From Machinery Directive to Machinery Regulation – why is it important for rental companies?

Aug 16, 2022 | ERA news

In April 2021, the European Commission proposed to revise the EU Machinery Directive and replace it with a ‎Machinery Regulation. The proposal for the Regulation is available here.‎

The legislative process on the Machinery Regulation is now ongoing. If there are no major delays, the Regulation ‎could possibly enter into force in 2023, after which there will be an additional 30 or 48 months before it is applied.‎

The EU Machinery Directive, which is in force today, is a guarantee that the rental products included in the scope of ‎the Directive are designed and manufactured in a way that allows them to be operated safely and present no danger ‎to persons or property in “normal use”. For rental companies, the Directive is a guarantee that a piece of equipment ‎purchased in one ‎member state is compliant with safety requirements wherever it will be used inside the EU. It also ‎‎guarantees that there is no additional check if the piece is moved to another EU member state.‎

What’s new in the draft Machinery Regulation?

As EU directives need to be transposed into national law to be implemented in each EU member state, the shift ‎from Machinery Directive to Machinery Regulation will reinforce uniform application and implementation of the ‎legislation across the EU. EU regulations are directly applicable across the EU without national transposition. ‎They have binding legal force throughout every member state and enter into force on a set date in all member ‎states.‎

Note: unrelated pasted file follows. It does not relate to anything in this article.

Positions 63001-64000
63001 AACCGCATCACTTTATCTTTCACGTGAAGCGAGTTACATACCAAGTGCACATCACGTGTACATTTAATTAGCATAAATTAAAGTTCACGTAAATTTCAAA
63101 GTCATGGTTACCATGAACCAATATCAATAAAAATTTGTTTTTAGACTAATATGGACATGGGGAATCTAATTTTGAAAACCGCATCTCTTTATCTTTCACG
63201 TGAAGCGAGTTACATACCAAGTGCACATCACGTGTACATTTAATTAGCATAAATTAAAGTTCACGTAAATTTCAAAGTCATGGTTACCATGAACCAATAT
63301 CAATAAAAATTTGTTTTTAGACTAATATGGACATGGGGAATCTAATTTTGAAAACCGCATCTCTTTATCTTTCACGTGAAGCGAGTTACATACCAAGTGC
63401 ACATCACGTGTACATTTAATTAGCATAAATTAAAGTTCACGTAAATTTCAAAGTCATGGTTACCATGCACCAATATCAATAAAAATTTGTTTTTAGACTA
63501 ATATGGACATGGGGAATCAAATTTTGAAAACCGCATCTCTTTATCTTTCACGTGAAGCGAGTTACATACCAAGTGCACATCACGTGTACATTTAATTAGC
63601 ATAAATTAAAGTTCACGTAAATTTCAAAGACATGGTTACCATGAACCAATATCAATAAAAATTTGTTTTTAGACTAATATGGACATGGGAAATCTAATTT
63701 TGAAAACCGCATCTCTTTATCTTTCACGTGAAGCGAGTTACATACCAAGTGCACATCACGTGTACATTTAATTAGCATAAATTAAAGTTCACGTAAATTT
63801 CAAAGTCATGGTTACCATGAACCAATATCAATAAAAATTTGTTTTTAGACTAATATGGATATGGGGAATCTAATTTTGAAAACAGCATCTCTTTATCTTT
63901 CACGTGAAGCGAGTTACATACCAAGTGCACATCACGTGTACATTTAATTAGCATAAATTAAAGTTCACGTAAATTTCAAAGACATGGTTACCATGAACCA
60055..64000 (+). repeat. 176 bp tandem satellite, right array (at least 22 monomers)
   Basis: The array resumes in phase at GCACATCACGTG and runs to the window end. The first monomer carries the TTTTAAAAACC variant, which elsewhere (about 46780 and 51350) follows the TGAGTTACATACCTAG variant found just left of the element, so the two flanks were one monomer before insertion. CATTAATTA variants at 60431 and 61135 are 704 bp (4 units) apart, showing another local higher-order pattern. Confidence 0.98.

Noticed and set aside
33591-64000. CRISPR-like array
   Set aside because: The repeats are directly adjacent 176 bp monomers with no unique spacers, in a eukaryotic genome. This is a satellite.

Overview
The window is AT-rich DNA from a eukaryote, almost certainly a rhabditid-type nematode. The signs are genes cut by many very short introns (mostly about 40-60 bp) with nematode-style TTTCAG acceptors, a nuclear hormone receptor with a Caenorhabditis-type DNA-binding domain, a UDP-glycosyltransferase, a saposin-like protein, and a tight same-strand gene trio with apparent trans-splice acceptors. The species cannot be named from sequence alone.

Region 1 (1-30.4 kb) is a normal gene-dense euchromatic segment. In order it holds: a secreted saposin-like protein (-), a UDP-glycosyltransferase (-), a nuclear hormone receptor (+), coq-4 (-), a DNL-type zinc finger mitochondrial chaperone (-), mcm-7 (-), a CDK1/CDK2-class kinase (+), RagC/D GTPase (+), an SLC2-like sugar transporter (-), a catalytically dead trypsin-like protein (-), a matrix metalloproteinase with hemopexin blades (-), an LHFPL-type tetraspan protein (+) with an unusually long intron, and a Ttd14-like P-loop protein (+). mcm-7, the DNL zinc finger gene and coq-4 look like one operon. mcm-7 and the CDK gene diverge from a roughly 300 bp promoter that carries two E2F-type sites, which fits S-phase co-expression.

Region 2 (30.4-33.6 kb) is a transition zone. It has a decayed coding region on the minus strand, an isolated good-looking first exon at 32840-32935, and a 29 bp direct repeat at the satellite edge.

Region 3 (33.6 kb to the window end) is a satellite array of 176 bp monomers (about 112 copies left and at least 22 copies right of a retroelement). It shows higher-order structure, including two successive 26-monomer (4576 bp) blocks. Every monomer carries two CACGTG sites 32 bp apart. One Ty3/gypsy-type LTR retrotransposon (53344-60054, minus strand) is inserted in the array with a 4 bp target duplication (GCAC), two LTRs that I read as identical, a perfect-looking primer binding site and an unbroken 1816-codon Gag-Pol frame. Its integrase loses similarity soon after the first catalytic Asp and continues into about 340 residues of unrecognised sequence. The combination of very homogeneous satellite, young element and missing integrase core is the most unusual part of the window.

The updated legislation will take into account new technologies such as artificial intelligence and cybersecurity.‎

The new Regulation will provide clarification of definitions and scope (for instance, distributors are defined as ‎anyone who places machinery on the market or puts it into service – which includes rental companies). It will ‎also update the list of high-risk machines.‎

The Regulation introduces the concept of “substantial modification” that defines conditions under which a renovated ‎machine is not considered a new or different one.‎

When it comes to instruction manuals, the Regulation will allow for delivering only a digital version of instructions. ‎This will save costs for both the equipment manufacturer and the rental company.‎

It should be noted that sustainability requirements are not in the scope of the draft Regulation.‎

This topic is followed by ERA’s Technical Committee. If you want to know more about the committee or if you wish to receive more information about the Machinery Regulation, please do not ‎hesitate to contact the ERA Secretariat at [email protected].

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